Using Posters and Portable Ashtrays to Reduce Cigarette Butts on Dutch Beaches

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Correct cigarette butt disposal contributes to a healthy North Sea. Unfortunately, still too many cigarettes are disposed in the sand. The present paper describes two studies on littering among Dutch adults ( >18 years), applying insights from an extended version of the Theory of Planned Behaviour. The first study investigated psychological factors that play a role in determining the frequency of littering in general (i.e. perceived effort, and knowledge). 176 participants filled in the self-reported online questionnaire. Results indicated that perceived effort, intention, social norms, personal norms all had a direct relationship with litter frequency, whereas knowledge, perceived responsibility, accessibility and perceived behavioural control did not. Interestingly, a statistically significant difference of litter frequency was found between smokers and non-smokers. In study 2, it was examined how these factors could be used to develop an intervention aimed at reducing cigarette butt litter on Dutch touristic beaches. An experimental observation was conducted with two counterbalanced conditions (i.e. posters, and portable ashtrays) and one control group. Relative influx functioned as the outcome variable. After 6 full days of collecting data, results showed no statistically significant differences between experimental and control conditions. However, effect sizes were medium to large, which indicates that in a larger sample the group means might differ. This suggests that interventions focused on perceived effort and social norms seem promising to reduce cigarette butt litter. Future studies should look into obtaining more statistical power when conducting experimental observations. Keywords: cigarette butts, litter, touristic beaches, experimental observation, portable ashtrays, posters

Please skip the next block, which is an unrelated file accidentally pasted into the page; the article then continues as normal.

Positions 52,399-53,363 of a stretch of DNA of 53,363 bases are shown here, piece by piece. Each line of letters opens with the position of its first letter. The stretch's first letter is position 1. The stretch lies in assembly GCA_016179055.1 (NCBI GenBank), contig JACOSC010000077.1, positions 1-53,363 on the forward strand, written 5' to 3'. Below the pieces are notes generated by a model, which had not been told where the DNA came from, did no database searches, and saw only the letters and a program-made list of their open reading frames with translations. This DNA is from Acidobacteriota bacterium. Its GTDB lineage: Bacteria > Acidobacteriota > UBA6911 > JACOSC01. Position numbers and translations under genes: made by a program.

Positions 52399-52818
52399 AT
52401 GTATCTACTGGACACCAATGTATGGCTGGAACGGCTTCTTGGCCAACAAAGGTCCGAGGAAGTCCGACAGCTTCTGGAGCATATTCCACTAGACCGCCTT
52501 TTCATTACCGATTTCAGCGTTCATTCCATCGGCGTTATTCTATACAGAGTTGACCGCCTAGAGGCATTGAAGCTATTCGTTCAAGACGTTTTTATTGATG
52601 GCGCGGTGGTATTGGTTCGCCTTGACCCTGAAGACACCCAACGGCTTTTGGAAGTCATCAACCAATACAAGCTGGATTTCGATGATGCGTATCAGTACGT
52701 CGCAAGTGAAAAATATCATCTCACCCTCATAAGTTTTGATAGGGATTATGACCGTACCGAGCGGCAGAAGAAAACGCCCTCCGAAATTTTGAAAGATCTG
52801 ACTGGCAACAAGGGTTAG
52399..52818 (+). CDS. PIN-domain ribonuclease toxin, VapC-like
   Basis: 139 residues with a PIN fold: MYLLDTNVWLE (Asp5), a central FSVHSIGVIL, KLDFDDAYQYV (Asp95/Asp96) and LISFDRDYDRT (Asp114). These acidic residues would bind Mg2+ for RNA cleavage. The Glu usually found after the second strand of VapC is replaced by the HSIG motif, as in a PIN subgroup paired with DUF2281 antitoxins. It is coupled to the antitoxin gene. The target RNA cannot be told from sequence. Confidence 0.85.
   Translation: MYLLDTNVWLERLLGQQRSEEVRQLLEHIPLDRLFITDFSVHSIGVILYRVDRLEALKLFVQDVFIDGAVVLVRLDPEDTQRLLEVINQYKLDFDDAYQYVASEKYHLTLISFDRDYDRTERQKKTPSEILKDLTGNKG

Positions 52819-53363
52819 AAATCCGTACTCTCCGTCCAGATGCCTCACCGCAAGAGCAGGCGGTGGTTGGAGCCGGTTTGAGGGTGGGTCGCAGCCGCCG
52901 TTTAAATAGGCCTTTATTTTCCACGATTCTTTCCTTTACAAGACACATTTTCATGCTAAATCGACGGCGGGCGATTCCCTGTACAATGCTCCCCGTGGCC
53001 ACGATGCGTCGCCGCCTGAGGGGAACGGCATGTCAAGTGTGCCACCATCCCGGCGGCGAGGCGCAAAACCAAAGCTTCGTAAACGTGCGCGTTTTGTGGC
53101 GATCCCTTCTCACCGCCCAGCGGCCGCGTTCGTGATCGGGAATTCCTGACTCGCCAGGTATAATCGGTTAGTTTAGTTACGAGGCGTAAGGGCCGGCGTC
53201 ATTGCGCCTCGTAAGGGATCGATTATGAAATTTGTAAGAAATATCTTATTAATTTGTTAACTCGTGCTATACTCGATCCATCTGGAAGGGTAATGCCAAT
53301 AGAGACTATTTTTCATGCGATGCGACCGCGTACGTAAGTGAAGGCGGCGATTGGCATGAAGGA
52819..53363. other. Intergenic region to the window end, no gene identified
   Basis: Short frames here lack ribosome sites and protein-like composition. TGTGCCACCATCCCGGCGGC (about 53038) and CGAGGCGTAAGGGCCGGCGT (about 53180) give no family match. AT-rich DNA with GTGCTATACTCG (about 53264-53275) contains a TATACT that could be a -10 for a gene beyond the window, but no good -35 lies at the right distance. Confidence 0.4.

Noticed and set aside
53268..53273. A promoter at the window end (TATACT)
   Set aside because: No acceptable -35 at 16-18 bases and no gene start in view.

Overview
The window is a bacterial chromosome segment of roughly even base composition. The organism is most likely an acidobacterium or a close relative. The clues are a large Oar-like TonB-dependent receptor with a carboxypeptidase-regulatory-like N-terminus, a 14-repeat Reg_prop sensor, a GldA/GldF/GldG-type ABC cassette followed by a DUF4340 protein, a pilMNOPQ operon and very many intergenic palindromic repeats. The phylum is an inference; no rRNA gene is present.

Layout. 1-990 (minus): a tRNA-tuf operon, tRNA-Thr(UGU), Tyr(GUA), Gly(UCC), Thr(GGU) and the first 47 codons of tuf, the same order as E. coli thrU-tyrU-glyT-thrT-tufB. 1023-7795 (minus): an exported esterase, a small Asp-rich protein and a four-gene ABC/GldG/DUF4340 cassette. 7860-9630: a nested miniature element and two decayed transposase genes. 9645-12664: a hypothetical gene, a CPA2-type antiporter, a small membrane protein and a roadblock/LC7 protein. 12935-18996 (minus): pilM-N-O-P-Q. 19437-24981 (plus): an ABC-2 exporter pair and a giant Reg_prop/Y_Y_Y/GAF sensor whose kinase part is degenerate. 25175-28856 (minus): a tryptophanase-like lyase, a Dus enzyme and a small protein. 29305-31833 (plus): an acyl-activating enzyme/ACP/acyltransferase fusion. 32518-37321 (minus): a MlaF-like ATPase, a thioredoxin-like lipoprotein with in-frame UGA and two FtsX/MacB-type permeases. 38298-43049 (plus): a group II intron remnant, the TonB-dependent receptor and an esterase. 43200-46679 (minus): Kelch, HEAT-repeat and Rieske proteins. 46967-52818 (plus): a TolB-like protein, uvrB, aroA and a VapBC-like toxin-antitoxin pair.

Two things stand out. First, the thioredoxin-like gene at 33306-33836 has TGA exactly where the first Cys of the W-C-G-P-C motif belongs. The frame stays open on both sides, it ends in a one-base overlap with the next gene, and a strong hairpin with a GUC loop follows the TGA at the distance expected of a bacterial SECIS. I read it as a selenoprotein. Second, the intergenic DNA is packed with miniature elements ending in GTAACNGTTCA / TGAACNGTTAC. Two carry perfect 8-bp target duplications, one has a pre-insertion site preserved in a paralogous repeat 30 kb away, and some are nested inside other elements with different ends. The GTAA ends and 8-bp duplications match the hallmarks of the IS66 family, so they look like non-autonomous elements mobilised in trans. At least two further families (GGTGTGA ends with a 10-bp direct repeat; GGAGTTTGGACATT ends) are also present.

Faculteit der Sociale Wetenschappen